Professional basketball and hockey are near identical in their design: they start in mid-autumn, run until late spring, and have 82 regular season games and 4 playoff rounds of 7-game series. But they also have the least predictable schedules. Are the Celtics playing on the third Wednesday of the season? I have no idea. The NBA usually has a full slate booked on Fridays, but other than that, the only thing I can tell you is that there are 4 games on Christmas Day. Don’t even bother asking me about the NHL I don’t have a clue.

But you can set your watch to baseball. Is it 9 p.m.? The Red Sox are probably playing. And if they’re not, someone else is. And because of that regularity, baseball is there for you. No matter what you have going on in your life, you can count on it (a certain strike in 1994 notwithstanding) on a daily basis. The players you look up to will fade, and then your ability to play yourself will follow or lapse into dormancy, and then players younger than you will begin to retire. But baseball will still be there for you, in one way or another.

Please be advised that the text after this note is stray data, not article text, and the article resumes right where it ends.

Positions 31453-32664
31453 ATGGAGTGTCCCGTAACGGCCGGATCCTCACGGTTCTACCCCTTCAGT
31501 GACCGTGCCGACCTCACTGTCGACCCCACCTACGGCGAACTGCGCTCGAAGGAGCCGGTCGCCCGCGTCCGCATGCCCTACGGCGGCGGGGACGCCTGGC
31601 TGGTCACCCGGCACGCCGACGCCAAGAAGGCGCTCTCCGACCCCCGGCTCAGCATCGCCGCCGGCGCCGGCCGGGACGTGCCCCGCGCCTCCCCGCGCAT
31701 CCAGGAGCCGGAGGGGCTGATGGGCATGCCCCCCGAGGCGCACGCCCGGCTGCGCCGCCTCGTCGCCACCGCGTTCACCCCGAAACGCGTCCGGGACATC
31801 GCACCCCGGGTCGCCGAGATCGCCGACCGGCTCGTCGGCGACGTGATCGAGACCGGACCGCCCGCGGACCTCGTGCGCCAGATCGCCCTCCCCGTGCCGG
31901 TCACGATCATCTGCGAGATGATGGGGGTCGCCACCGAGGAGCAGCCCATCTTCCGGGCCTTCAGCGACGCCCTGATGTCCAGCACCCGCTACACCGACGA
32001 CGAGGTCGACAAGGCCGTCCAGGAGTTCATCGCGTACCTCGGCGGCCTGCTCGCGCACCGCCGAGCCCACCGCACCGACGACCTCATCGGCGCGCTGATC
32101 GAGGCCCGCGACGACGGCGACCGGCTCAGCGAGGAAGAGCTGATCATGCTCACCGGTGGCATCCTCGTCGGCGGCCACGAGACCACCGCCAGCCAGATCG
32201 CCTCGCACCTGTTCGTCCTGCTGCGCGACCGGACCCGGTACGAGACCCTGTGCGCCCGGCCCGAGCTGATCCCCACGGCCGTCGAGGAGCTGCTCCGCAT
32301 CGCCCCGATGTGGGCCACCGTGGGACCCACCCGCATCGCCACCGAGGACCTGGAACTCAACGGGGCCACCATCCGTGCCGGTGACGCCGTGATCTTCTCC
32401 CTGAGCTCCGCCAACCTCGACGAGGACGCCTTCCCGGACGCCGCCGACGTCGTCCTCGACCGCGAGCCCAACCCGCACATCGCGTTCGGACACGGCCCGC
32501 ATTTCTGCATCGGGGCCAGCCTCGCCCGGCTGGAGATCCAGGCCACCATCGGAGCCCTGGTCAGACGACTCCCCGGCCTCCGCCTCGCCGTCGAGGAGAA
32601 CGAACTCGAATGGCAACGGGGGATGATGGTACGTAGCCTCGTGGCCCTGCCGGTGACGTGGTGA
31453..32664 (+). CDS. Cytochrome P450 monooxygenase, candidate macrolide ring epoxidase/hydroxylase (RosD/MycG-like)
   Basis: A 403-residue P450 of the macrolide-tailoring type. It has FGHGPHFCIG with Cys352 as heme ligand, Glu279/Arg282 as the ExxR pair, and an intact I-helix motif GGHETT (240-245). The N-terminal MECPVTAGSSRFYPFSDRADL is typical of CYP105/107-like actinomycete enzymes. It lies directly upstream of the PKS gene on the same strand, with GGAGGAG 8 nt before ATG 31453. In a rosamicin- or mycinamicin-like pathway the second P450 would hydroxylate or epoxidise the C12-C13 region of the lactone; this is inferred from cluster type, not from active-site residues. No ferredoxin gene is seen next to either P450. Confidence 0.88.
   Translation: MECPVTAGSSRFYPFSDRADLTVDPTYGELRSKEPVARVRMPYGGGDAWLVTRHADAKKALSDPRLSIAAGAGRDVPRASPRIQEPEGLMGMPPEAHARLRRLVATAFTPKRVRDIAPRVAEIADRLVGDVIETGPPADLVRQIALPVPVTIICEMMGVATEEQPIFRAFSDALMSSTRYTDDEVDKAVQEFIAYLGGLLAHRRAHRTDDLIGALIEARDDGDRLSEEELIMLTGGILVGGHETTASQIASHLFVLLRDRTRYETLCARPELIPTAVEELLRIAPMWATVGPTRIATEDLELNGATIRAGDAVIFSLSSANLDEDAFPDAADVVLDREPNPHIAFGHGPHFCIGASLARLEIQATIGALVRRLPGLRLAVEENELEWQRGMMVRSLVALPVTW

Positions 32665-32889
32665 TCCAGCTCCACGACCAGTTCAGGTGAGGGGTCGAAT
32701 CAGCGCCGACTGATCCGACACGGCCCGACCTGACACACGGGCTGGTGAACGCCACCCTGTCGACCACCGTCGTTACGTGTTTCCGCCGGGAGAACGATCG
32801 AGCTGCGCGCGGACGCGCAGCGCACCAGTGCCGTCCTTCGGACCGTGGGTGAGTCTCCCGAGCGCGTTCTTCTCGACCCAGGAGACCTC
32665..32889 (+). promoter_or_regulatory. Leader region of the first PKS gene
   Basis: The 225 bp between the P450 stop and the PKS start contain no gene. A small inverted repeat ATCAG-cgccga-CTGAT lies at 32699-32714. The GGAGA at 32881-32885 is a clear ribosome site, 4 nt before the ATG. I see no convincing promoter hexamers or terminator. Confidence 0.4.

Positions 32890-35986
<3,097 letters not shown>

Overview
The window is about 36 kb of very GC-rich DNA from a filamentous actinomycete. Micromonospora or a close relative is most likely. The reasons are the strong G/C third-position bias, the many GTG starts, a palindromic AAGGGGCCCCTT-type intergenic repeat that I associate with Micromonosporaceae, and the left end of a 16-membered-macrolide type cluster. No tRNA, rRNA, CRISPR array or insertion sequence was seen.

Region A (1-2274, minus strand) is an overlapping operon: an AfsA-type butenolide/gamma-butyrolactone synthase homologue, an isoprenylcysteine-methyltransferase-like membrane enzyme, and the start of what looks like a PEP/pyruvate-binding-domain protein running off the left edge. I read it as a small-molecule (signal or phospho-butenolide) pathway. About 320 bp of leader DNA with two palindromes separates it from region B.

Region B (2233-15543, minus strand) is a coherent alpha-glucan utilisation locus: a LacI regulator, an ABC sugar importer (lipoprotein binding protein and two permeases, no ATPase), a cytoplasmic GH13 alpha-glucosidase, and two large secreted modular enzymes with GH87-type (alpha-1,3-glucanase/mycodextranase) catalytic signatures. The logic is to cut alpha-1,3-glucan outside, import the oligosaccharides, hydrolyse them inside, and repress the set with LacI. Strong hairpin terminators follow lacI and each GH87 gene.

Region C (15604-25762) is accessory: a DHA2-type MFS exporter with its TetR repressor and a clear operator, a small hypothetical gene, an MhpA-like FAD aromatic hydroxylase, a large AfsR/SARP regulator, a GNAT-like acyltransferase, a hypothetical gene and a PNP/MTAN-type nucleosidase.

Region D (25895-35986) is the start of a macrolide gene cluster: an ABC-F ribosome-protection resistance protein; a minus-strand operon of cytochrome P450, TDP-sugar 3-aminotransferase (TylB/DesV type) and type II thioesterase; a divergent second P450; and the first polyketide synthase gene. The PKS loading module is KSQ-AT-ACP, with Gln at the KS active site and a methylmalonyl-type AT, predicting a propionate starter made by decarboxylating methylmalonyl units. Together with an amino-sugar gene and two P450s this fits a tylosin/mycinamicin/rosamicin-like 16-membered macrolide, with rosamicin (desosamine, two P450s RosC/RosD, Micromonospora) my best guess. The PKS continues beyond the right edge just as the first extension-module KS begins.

One Month in the Books: Red Sox April Report Card

red sox outfielders

Your 2016 Boston Red Sox starting outfield. (Jim Davis/Globe Staff)

Red Sox made it through a very tough April schedule (although it was loaded with home games) with a respectable 14-10 record. Pretty remarkable given the fact that they had the worst starting rotation in baseball for the majority of the month.

I only ranked the main players. Guys like Noe Ramirez and Josh Rutledge will get graded when they have proved they are worthy of my consideration. Let’s get right into it.

[I think this goes without saying, but these grades are relative to my expectation for each player coming into the season. Not who has the best numbers.]

Christian Vazquez